With its pending $2.2 billion purchase of Novell, Attachmate is acquiring a rich portfolio of technologies. The next step will be actually putting these riches to work, analysts said Monday.
"Novell may be one of those companies where the sum of the parts could be greater than the whole, under new leadership," said Rebecca Wettemann, the vice president of research for IT analyst firm Nucleus Research. The challenge, she said, is for Attachmate to "pull it all together and deliver the next generation of products."
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"Novell has always had some strong technology and great research and development," Wettemann added. It has been less successful in "getting it from the lab to the desktop," she said.
Novell is best known for its NetWare network software, which was widely used through the mid-1980s and into the early 1990s but has since been largely succeeded by Internet-friendly networking technologies. In 2005, Novell replaced NetWare with its Open Enterprise Server.
The company had fielded a number of other products as well, with varied success. The company has long offered GroupWise, a collaboration product that "was far less expensive to support and administrate than Microsoft Exchange or Lotus Notes," Wettemann said. But Novell never gave GroupWise the marketing muscle it deserved, preferring instead to concentrate its efforts on the waning NetWare market, she said.
Other Novell software packages of interest include ZENworks, a collection of asset management software, as well as the business service management software that Novell acquired in 2008 with the purchase of Managed Objects, said Charles King, president and principal analyst of the Pund-IT analysis firm.
Fitting this new software in Attachmate's existing line will be a challenge. Formed in 1981 and currently owned by an investment group, Attachmate itself first specialized in terminal software, which allowed for remote access to mainframes. In 2006, it purchased NetIQ, a provider of network management software.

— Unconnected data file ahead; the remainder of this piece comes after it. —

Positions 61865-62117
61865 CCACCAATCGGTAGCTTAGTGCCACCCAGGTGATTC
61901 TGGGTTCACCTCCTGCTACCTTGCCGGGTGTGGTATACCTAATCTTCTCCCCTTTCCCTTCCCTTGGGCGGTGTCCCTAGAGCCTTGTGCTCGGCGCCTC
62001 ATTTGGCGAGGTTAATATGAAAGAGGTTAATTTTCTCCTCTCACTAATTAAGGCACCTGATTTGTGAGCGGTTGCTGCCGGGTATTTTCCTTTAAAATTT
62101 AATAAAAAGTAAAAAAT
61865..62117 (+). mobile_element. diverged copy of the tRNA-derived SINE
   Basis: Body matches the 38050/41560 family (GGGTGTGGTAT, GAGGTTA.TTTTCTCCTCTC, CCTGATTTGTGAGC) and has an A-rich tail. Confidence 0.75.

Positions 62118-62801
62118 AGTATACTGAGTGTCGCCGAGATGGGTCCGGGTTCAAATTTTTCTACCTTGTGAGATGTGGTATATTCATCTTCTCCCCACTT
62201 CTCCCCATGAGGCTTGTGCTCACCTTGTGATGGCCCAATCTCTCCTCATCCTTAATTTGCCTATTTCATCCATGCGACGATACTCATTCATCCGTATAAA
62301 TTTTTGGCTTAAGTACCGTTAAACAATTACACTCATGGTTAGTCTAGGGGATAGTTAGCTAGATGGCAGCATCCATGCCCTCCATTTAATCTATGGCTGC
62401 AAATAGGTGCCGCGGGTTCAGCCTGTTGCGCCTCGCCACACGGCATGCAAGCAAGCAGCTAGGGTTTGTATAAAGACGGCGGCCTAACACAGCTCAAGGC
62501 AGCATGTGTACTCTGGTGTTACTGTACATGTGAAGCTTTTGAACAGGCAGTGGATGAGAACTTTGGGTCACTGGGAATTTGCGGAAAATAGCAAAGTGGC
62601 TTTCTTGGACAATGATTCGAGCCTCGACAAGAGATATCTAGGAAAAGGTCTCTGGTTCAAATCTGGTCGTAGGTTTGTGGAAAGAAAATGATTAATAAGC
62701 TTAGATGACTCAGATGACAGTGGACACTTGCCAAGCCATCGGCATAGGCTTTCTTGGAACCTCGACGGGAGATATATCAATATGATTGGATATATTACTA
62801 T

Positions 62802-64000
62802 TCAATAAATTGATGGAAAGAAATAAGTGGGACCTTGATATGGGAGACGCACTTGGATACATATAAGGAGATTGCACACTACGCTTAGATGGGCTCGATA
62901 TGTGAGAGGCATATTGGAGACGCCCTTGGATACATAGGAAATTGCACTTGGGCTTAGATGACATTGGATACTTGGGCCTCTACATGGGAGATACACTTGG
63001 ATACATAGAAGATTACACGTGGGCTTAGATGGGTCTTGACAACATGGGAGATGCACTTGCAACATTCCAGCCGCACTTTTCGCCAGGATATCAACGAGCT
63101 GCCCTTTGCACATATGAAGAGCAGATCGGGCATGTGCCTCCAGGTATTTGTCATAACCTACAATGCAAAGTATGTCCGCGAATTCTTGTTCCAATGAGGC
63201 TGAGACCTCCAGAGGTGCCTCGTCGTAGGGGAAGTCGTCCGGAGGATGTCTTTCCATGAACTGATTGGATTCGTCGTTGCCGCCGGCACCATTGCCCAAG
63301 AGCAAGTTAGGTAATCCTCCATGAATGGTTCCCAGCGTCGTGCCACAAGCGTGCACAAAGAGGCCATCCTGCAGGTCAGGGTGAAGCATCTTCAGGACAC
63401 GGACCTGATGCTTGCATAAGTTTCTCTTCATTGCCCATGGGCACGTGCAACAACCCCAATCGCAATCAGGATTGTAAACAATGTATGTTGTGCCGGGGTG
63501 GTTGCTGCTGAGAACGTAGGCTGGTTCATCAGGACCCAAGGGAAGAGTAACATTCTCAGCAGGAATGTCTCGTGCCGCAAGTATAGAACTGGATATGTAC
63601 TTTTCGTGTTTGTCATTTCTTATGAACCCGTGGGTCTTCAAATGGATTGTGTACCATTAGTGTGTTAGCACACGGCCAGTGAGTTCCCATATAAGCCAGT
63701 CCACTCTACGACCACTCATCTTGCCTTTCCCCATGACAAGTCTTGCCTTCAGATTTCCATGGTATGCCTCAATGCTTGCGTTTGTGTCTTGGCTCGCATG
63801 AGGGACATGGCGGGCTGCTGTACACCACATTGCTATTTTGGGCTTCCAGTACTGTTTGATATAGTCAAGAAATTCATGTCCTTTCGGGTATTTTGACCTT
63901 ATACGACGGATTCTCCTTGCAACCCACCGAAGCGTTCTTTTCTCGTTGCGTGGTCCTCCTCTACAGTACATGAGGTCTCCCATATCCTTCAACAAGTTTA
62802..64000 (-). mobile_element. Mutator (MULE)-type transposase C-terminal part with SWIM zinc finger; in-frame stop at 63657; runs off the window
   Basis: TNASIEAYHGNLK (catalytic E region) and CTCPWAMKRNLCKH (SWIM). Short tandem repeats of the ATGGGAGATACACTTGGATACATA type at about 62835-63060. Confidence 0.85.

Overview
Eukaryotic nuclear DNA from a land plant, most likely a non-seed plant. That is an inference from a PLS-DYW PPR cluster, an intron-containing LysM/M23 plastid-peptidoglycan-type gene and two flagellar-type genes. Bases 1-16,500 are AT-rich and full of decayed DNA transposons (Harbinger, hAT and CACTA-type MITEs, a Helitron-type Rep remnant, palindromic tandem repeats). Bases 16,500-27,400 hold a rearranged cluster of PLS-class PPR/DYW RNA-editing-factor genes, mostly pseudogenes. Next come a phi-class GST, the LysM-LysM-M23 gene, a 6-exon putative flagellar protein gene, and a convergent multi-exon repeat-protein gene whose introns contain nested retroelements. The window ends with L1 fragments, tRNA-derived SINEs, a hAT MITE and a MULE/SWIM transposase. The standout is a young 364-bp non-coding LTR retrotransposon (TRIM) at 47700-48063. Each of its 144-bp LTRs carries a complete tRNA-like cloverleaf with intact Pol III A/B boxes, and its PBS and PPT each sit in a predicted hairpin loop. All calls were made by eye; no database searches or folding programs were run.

Up until now, there hasn't been any cross-pollination among the various product lines that Attachmate oversees, said Jonathan Penn, a vice president for Forrester. "You have to expect some integration between NetIQ and Novell," he said.
It remains to be seen what role Novell's Linux distribution, Suse Linux, will play. While Novell has marketed Suse to appliance makers, the OS has trailed behind Red Hat Enterprise Linux and Canonical's Ubuntu in terms of enterprise adoption.
Nonetheless, in terms of Novell's portfolio, "the Suse stuff stands on its own," King said. "The vendors that are active in Linux don't make a lot of money from selling Linux, but they make money selling services related to Linux."
In Novell's case, "They ran a poor second to Red Hat, but they have some good partners in IBM and other vendors. It should provide some interesting synergies for Attachmate," King said.
One item of interest is Novell's five-year agreement with Microsoft, signed in 2006, in which Microsoft agreed to sell and support Novell's Suse Linux for its own customers, as well as to not assert patent rights for any technology it may possess that would be in Novell's Suse Linux distribution.
"This indemnification agreement is set to end next year. The first question of business would be if Attachmate continued the indemnification," King said, noting that no other major Linux vendor signed an agreement with Microsoft. "It's something that Microsoft would likely want to continue."
Not everyone agrees that Suse will remain with Attachmate, however.
"Attachmate is far more interested in Novell's systems management and security business than in the platform business," Penn said. He noted that Attachmate plans to keep Suse as a stand-alone business unit, which would make an easy sale possible. "Someone may step in and make a good offer," Penn said. "It may be in [Attachmate's] best interest to sell it."